Broadly the invention contemplates a support or gauge for rotating bristle brushes to position the brush for the most efficient operation.

What is claimed is:

1. A rotatable circular brush for pipe cleaning machines comprising a shaft, both a cylindrical spring wire bristle brush unit and a spacer disc of rigid material mounted on said shaft to rotate therewith, said disc being of a slightly lesser diameter than said unit to engage the work to be cleaned and retain said shaft a distance from said Work such that said bristles are caused to sweep against the work, means to carry and rotate said shaft, and an abrasive member mounted on said means to rub against said disc to insure that said disc is maintained worn to a slightly lesser diameter than said unit.

2. In a cleaning device, the combination of, a rotary shaft, both a cylindrical brush and a disc slightly smaller in diameter than said brush mounted on said shaft for rotation therewith, a housing to support said shaft for rotation, and an abrasive block on said housing adjustably held against said disc to insure that it is maintained worn to a slightly lesser diameter than said brush.

MILTON P.'LAURENT.

REFERENCES CITED The following references are of record in the file of this patent:

UNITED STATES PATENTS Number Name Date 339,585 Root Apr. 6, 1886 508,668 Bassett Nov. 14, 1893 692,129 Ferguson Jan. 28, 1902 1,521,593 Benjamin Jan. 6, 1925 1,576,223 Robbins Mar. 9, 1926 1,809,725 Roe June 9, 1931 1,990,710 Riebel Feb. 12, 1935 2,293,865 Sykes -1 Aug. 25, 1942 2,353,125 Carpmail July 11, 1944 2,436,099 Cummings et al Feb. 17, 1948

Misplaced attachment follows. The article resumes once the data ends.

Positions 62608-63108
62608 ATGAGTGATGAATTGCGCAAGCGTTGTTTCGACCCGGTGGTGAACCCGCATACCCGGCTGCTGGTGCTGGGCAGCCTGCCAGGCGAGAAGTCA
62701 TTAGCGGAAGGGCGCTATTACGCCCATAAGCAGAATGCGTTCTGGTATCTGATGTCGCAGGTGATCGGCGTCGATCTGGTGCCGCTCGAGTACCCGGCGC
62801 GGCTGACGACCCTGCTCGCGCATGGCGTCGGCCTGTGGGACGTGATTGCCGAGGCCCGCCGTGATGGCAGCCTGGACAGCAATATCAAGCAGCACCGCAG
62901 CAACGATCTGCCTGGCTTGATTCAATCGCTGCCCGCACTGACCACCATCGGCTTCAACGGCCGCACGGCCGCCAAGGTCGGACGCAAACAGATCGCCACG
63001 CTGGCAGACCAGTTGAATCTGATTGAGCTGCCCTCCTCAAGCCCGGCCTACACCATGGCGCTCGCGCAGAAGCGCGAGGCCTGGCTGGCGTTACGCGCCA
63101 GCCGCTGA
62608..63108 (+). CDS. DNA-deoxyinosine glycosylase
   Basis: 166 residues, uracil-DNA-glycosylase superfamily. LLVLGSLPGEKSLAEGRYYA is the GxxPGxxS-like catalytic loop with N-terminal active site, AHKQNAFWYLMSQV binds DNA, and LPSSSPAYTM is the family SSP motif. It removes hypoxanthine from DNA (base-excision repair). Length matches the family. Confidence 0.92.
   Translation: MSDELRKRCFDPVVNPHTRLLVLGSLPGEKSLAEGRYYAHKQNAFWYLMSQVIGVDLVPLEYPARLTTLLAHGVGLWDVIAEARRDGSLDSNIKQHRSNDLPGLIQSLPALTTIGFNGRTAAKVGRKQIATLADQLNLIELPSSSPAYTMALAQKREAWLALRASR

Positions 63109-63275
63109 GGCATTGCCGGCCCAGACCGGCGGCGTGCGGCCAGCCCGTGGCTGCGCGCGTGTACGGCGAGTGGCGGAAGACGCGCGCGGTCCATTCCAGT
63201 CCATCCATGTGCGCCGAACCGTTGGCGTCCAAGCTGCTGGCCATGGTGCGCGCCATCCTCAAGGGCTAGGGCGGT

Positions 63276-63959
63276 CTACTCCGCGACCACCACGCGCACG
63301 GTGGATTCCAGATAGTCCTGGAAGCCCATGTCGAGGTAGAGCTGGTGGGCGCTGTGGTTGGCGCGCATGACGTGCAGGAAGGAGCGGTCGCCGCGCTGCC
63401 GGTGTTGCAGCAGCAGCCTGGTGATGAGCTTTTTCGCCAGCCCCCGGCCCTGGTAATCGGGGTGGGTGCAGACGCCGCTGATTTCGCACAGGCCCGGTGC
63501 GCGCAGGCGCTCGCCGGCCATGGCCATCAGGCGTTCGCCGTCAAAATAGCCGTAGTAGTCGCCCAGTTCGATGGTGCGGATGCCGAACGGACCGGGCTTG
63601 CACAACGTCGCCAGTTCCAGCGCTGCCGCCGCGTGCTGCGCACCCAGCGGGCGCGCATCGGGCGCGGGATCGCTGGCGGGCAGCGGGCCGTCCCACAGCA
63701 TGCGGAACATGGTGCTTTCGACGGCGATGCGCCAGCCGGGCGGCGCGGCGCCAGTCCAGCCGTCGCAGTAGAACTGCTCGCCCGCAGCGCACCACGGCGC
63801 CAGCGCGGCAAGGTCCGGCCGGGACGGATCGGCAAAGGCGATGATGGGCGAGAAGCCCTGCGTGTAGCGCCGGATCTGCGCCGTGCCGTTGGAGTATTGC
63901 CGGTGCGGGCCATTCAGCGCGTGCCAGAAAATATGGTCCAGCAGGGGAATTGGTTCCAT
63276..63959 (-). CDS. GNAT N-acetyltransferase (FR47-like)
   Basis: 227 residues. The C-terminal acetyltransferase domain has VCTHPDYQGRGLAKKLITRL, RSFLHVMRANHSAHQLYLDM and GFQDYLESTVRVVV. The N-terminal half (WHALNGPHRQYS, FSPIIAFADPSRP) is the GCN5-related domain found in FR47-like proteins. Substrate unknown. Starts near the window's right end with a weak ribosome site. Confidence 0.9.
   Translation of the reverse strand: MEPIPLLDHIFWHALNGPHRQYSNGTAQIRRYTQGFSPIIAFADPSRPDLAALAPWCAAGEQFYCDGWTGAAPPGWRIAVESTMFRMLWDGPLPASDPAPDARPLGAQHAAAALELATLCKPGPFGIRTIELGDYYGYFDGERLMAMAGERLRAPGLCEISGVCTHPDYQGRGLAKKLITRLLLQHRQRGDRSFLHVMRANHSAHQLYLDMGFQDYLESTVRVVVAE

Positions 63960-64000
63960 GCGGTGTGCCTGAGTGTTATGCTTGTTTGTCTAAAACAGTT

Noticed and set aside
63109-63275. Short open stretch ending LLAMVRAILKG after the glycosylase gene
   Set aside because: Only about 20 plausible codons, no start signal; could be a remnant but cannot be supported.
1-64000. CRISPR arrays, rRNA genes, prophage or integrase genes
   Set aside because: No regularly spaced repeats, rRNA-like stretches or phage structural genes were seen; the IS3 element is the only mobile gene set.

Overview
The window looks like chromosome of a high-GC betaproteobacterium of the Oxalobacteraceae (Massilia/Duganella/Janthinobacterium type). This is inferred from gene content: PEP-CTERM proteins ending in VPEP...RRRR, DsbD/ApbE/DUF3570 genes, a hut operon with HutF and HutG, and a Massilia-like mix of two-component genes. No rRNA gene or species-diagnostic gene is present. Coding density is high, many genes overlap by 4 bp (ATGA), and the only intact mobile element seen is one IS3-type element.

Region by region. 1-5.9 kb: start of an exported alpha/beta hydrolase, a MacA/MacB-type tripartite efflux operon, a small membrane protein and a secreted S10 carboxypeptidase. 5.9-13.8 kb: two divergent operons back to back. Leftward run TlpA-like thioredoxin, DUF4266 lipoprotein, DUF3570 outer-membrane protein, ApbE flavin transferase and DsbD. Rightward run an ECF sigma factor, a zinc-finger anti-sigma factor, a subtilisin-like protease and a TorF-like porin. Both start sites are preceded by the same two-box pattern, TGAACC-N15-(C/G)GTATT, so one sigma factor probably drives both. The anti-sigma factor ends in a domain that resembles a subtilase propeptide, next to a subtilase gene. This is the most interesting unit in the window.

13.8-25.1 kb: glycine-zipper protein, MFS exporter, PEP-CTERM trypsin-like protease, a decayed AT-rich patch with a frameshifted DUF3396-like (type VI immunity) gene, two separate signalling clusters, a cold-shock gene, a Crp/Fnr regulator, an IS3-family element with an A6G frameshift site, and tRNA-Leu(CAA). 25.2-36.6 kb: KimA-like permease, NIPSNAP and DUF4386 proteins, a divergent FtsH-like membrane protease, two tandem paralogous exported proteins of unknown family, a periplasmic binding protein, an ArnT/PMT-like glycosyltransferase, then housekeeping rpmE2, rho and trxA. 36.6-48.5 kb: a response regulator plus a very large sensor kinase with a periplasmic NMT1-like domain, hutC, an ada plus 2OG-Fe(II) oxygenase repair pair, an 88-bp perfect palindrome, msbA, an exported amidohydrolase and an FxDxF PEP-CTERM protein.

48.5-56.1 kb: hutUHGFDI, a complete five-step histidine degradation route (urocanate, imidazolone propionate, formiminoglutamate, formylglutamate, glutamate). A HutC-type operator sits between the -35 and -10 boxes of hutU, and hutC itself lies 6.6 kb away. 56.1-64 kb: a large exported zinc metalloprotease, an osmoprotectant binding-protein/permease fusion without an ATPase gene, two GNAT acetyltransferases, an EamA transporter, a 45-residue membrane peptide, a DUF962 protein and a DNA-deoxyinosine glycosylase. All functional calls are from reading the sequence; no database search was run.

Patent Citations
Cited PatentFiling datePublication dateApplicantTitle
US339585 *Apr 6, 1886 Rotary wire brush
US508668 *Nov 25, 1891Nov 14, 1893The thomsonSnow-sweeper
US692129 *Oct 9, 1901Jan 28, 1902Dougald R FergusonRoll-polishing apparatus.
US1521593 *Aug 8, 1919Jan 6, 1925United Shoe Machinery CorpWheel-truing device
US1576223 *Jun 5, 1925Mar 9, 1926Williams CompanySteel-wool buffer
US1809725 *Dec 9, 1927Jun 9, 1931Roe Joseph HenryBrush for cleaning pipes and tubes
US1990710 *Jul 27, 1932Feb 12, 1935Air Way Electric Appl CorpSuction cleaner agitator
US2293865 *Jul 1, 1939Aug 25, 1942Alexander J DuaelCleaning machine
US2353125 *Sep 19, 1941Jul 11, 1944Arthur B CarpmailApparatus for cleaning pipe
US2436099 *Feb 20, 1942Feb 17, 1948Crutcher Rolfs Cummings CompanPipe cleaning machine
Referenced by
Citing PatentFiling datePublication dateApplicantTitle
US2641089 *Aug 28, 1951Jun 9, 1953Eugene FouquetMethod and means for the reproduction by grinding
US5720070 *Mar 21, 1996Feb 24, 1998Commonwealth Edison CompanyWeld cleaning machine
Classifications
U.S. Classification15/88, 15/200, 15/179, 451/490
International ClassificationB08B9/023, B08B9/02, A46B13/00
Cooperative ClassificationA46B13/001
European ClassificationA46B13/00B